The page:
Small Hive Beetle larvae infesting comb. Photo courtesy: OMAFRA

First Small Hive Beetle Infestation With Larvae Found In B.C.

British Columbia has had its first case of an infestation of small hive beetle, complete with viable larvae.
The infestation was discovered in one of five nucleus hives in an apiary in south-west Abbotsford. All of the hives were deadouts without bees, Paul van Westendorp, the provincial apiculturist, said in an advisory issued Tuesday. (See below.)
In four of the boxes he found about 10 adult beetles. But in a fifth there was a complete colony with about 20 adult beetles and a frame and a half of larvae in various stages.
van Westendorp made the positive identification on Monday, just two weeks after the provincial government lifted a quarantine order for the Fraser Valley to help expedite the movement of thousands of colonies from Alberta for overwintering.
The discovery also comes one day after the close of the B.C. Honey Producers Association’s annual general meeting, where the issue of recent small hive beetle finds was discussed.
At the AGM and its related education days a number of small hive beetle experts talked about how the discovery of the pest might affect B.C. beekeepers and their position in Canada’s beekeeping and honey industries. They discussed how the beetles likely entered B.C. and some of the best management practices beekeepers must now adopt to help prevent the spread.
Until Monday no viable larval infestations were found and the belief was that the danger of the pest had abated for the winter.
van Westendorp told me today that the discovery of the larval infestation was found in a hive that had recently lost its bees. He said he believed the infestation would not have lived through the winter because there were no bees to care for or keep the beetles warm.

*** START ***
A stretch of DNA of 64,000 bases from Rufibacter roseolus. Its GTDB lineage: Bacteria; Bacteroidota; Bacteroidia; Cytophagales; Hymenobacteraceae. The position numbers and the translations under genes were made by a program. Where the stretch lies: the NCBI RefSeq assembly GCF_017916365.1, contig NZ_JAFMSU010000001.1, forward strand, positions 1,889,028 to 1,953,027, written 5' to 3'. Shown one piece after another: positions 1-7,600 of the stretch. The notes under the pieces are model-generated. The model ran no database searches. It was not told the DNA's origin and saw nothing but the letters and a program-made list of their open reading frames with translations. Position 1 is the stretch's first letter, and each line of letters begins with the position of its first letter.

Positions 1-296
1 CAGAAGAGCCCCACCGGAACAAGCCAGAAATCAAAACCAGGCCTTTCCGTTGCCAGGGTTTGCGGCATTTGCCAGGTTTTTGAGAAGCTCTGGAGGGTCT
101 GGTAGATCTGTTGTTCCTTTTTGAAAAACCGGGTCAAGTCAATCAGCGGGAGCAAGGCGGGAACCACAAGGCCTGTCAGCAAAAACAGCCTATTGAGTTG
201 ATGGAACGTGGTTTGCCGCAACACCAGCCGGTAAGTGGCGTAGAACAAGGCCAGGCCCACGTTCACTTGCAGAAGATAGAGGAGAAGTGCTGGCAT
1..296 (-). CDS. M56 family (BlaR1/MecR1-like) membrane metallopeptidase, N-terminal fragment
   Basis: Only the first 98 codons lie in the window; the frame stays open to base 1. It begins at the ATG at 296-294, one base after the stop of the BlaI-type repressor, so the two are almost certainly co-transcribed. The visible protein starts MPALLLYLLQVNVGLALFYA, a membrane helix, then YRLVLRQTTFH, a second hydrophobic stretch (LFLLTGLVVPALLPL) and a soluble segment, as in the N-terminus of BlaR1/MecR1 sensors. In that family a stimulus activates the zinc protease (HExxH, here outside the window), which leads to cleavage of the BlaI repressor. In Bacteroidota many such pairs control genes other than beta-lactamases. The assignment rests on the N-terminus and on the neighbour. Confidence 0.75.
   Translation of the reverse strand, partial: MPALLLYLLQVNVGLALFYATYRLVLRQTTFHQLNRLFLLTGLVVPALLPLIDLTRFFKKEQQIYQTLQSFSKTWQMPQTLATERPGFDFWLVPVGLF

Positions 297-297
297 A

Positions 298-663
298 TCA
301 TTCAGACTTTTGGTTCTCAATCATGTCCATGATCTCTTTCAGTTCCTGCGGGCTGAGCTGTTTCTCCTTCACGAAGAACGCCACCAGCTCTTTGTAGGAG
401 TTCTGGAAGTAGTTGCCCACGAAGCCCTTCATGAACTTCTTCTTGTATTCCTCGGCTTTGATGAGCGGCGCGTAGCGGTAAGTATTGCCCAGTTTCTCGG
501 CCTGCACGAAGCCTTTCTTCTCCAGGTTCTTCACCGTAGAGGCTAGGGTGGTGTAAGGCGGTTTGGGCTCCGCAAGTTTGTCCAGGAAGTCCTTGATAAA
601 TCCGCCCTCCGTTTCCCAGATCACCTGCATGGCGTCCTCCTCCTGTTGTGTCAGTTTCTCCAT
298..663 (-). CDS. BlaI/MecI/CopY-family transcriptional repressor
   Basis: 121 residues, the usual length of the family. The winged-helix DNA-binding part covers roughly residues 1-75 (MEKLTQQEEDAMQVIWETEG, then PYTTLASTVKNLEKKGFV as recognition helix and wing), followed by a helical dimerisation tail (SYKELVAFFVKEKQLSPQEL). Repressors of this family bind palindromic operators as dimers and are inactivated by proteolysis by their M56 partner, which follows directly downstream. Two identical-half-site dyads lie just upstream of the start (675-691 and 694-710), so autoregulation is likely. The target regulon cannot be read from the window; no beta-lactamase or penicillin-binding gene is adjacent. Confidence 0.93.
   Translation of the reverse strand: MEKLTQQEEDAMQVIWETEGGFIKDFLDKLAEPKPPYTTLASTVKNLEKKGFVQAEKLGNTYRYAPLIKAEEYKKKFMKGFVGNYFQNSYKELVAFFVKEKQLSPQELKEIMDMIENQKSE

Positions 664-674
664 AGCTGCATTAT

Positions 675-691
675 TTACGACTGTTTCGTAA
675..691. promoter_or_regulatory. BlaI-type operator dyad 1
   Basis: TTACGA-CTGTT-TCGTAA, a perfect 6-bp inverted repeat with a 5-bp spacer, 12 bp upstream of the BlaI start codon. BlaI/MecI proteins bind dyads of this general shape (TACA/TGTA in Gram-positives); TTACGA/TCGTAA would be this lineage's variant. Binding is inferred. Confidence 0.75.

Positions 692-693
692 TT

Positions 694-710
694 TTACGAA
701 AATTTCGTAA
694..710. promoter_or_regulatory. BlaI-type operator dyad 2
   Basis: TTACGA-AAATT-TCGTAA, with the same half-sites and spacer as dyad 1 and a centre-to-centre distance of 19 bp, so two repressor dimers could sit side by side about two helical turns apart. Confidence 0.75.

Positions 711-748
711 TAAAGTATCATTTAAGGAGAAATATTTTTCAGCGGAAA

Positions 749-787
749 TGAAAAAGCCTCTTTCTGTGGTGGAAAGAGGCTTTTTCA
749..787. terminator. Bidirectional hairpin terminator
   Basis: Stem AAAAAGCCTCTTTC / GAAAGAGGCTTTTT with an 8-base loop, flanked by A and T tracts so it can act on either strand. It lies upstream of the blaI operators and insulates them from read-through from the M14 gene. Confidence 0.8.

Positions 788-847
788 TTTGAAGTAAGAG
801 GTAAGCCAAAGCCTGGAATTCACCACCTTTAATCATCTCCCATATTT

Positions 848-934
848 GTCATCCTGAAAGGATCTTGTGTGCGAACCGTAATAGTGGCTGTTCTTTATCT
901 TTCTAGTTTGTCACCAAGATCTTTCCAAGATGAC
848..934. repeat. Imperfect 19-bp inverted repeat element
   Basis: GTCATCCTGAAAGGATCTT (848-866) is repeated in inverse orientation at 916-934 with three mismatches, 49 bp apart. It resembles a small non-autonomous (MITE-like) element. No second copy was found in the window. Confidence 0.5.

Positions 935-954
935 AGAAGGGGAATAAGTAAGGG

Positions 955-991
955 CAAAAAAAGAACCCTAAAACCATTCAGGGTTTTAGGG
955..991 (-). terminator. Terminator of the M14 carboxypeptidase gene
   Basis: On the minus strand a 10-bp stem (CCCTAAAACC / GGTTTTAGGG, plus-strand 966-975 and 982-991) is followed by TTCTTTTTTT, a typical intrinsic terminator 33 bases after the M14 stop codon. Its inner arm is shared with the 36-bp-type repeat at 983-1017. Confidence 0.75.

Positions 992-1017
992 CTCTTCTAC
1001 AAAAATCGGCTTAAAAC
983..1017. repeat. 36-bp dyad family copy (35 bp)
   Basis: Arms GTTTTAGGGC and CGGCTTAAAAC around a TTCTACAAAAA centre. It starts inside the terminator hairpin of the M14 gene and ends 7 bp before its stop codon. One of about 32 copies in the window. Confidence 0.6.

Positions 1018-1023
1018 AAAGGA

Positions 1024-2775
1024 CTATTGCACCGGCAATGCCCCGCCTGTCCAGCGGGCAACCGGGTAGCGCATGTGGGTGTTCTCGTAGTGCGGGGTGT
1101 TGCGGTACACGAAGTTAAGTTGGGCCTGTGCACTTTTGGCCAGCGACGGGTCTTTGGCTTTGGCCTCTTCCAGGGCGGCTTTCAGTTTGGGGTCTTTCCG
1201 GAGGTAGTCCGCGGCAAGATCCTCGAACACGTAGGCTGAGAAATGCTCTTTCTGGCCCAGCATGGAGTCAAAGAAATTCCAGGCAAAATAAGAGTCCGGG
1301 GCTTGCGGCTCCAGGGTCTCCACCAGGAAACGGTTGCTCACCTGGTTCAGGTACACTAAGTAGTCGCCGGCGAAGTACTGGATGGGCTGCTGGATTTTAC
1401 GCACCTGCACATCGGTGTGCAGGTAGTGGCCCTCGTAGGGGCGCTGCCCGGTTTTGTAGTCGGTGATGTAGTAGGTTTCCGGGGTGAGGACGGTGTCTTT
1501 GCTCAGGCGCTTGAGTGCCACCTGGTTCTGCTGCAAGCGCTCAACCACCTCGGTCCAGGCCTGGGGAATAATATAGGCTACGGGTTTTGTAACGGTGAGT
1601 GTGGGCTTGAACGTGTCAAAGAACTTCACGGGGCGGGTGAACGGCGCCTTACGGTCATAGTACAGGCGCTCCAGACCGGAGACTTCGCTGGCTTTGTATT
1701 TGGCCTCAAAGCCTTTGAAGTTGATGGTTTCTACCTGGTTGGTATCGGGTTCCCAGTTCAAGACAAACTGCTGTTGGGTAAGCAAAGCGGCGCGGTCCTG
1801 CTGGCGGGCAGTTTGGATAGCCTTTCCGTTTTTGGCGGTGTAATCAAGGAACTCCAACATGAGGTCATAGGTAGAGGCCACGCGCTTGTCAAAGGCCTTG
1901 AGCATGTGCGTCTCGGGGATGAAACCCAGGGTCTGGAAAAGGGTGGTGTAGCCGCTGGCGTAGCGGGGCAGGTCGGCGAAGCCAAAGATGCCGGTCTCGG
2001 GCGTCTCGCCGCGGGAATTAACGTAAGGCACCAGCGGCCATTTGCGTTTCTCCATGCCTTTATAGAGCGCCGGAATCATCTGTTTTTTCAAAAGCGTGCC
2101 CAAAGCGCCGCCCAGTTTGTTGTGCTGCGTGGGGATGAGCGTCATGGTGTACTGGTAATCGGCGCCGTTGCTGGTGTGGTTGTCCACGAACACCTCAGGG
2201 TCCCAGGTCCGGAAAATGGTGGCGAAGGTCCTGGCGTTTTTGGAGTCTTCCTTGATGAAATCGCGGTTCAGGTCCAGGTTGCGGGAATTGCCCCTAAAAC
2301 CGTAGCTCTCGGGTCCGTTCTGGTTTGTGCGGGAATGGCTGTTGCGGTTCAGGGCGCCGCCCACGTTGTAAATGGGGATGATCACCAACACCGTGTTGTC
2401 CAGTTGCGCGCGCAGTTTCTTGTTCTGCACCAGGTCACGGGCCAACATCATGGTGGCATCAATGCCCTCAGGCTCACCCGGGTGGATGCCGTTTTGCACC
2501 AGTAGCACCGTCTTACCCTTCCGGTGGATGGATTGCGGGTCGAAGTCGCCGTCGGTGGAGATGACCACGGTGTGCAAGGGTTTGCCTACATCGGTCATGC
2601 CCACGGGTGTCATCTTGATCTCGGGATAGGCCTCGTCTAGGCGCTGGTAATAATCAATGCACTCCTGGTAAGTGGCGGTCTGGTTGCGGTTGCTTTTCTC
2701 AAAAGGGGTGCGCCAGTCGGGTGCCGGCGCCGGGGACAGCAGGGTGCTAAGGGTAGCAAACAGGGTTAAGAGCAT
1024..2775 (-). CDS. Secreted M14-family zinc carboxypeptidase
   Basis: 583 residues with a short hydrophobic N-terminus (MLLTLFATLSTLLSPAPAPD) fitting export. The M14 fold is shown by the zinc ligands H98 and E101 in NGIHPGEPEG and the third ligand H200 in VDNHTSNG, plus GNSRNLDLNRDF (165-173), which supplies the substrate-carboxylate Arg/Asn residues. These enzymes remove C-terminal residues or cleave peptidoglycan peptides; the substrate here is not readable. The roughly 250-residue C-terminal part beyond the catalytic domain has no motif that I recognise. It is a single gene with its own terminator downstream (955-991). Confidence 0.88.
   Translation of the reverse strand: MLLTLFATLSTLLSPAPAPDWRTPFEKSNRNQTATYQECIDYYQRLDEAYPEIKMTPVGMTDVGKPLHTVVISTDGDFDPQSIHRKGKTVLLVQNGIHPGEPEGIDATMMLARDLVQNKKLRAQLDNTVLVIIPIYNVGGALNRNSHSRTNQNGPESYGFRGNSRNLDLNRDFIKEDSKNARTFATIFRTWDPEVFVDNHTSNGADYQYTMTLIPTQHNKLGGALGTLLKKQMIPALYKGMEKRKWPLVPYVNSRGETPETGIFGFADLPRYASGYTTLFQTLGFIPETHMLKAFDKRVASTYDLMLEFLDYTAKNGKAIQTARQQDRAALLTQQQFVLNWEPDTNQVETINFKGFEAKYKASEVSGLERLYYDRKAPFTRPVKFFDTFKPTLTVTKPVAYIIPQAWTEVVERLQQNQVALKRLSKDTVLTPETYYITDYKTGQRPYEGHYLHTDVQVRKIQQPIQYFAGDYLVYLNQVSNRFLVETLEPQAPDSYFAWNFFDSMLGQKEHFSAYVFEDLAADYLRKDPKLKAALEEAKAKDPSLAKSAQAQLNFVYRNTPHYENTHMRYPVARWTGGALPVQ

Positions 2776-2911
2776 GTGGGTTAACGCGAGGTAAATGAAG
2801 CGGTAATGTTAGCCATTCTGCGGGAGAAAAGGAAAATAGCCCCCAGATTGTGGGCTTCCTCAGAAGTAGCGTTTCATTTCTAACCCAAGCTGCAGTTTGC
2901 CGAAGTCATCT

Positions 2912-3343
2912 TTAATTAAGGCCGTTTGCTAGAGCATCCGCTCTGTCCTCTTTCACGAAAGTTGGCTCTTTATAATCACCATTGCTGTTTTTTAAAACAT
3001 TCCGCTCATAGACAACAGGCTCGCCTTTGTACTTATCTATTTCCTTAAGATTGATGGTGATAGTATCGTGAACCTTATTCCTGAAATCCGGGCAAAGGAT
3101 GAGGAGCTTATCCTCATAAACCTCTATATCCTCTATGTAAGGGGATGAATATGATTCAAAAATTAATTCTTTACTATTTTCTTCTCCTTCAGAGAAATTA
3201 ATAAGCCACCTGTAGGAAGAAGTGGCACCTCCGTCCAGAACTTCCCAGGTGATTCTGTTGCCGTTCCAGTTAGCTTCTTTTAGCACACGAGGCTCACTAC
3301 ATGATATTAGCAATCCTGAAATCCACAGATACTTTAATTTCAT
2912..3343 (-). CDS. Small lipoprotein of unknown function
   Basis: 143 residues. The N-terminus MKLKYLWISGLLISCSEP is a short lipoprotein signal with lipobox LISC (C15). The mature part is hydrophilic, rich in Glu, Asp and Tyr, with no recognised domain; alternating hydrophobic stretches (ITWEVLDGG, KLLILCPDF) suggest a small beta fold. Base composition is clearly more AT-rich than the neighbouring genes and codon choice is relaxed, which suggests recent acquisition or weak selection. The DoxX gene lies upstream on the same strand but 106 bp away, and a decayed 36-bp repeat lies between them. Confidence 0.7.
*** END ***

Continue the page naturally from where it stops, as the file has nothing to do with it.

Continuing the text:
However, out of an abundance of caution he ordered all of the frames in the nucs destroyed and the boxes scorched. The approach is identical to how beekeepers are supposed to deal with positive identification of American Foulbrood, he said.

Small Hive Beetle adults on top of a honey frame. Photo courtesy: OMAFRA

Small Hive Beetle adults on top of a honey frame. Photo courtesy: OMAFRA

The BCHPA is looking at holding education sessions in the spring to help beekeepers identify SHB. It will also have a special session at its spring semi-annual meeting in Kamloops March 10-12 to refresh members on best management practices. The association is also looking at drafting identification aids and BMPs that can be handed out or downloaded from its website by members.
van Westendorp said he did not re-establish a hold or quarantine area since the hives were already in one of the five hold areas.
He also said that the discovery would not alter his view that hives from up country or Alberta could be moved back to the Fraser Valley.
Instead, the four western Provincial Apiculturists will develop inspection protocols over the next while to ensure hives in those areas will be able to return to Alberta next spring.
The Canadian Association of Professional Apiculturists will be meeting in Saskatoon Dec. 3 for a research symposium where these issues are expected to be hotly debated. The symposium is being held in concert with the annual general meeting of the Canadian Honey Council (Nov. 30 – Dec. 2) and the Saskatchewan Beekeepers Association (Dec. 4-5).
Stay tuned.

Here is van Westendorp’s advisory:

October 20, 2015

Please be advised that we have confirmed the presence of an established, reproductive infestation of Small Hive Beetle in south-west Abbotsford today.

The apiary is comprised of 5 single boxed hives without bees.

Four hive bodies each produced a few adult beetles without signs of immature stages or damage to the equipment.

One hive body produced an estimated population of 20 adult beetles with a large number of immature stages at different levels of development on one frame.

The beekeeper has been ordered to destroy all equipment through burning under the auspices of the Animal Health Act.

Paul van Westendorp P.Ag.

Provincial Apiculturist

Note: photos used in this article are from the Ontario Ministry of Agriculture, Food and Rural Affairs site on identification of small hive beetles.

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